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Credit card debt is on the rise

Credit cards are being utilized by consumers in Massachusetts and other states now more than ever. According to a report from Consumer Financial Protection Bureau, credit card accounts and the average amount of credit card debt among consumers have increased over the last two years. The number of credit cards paid late or not at all has also increased.

By the middle of 2017, credit card companies had extended over $4 trillion in credit to U.S. consumers. This also represents an increase but is lower than the $4.4 trillion extended in 2008.

Over the last two years, credit card debt has increased by about nine percent. For consumers with poor credit history, average debt has increased by 26 percent. This may be a troubling economic sign because consumers with poor credit must pay a higher interest rate to borrow the same amount.

For all consumers, the average credit card debt load is about $15,654. According to creditcards.com, the average interest rate is about 16.21 percent, which represents the highest rate since the website has been tracking interest rates since the middle of 2007.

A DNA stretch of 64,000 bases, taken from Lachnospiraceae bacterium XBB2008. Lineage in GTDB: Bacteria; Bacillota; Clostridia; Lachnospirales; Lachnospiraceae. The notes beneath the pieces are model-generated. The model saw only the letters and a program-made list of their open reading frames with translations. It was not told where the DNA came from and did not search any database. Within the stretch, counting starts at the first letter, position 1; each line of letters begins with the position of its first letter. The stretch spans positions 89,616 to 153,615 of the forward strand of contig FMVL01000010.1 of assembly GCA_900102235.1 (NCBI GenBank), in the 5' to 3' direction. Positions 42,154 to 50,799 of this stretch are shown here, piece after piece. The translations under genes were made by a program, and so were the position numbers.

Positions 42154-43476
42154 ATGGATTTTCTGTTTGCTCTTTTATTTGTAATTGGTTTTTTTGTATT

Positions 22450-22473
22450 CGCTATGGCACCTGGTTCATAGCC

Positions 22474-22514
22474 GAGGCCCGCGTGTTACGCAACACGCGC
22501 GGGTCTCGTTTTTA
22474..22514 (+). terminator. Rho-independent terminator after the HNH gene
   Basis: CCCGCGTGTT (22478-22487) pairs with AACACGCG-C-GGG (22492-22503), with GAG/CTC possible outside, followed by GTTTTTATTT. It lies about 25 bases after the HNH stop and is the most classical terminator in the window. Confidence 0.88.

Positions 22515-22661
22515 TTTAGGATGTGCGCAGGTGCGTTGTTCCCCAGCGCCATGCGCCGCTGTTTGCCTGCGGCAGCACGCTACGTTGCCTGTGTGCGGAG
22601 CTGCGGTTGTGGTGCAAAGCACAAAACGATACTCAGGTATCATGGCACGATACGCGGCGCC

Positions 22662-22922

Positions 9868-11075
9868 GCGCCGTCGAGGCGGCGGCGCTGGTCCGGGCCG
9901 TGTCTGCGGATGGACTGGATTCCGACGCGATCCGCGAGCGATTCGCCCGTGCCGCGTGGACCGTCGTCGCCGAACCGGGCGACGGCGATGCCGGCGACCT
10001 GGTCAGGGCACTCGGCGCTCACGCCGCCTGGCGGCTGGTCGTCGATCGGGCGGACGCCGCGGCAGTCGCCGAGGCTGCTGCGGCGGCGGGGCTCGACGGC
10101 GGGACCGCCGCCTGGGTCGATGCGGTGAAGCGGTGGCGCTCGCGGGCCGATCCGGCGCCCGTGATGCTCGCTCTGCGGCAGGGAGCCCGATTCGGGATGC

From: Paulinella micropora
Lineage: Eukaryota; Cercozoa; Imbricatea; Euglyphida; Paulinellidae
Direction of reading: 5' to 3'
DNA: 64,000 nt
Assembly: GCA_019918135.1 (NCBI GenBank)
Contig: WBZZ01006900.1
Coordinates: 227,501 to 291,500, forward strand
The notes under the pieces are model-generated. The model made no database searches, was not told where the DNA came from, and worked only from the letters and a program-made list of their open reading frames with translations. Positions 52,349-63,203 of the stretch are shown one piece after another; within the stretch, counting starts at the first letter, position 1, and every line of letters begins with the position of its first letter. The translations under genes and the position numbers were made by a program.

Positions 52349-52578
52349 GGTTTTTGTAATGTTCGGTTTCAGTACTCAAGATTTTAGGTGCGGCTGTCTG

When consumers find that they cannot pay their debts, filing for bankruptcy may be an option that can enable them to get a financial fresh start. A Chapter 7 bankruptcy allows a debtor to keep much of their property while discharging their unsecured debt such as unpaid credit card bills and medical debt. Not all debts are eligible for discharge in bankruptcy--child support, student loans and tax debt are usually not eligible to be discharged.

A person considering filing for bankruptcy may wish to consult an attorney about their options. Debtors who are married can file bankruptcy either jointly or individually. Debtors may also file a Chapter 13 bankruptcy which requires the debtor to pay back some of their debt over several years according to a Chapter 13 plan if their income does not allow them to qualify to file under Chapter 7 or if they want to keep property that is not exempt under Chapter 7.

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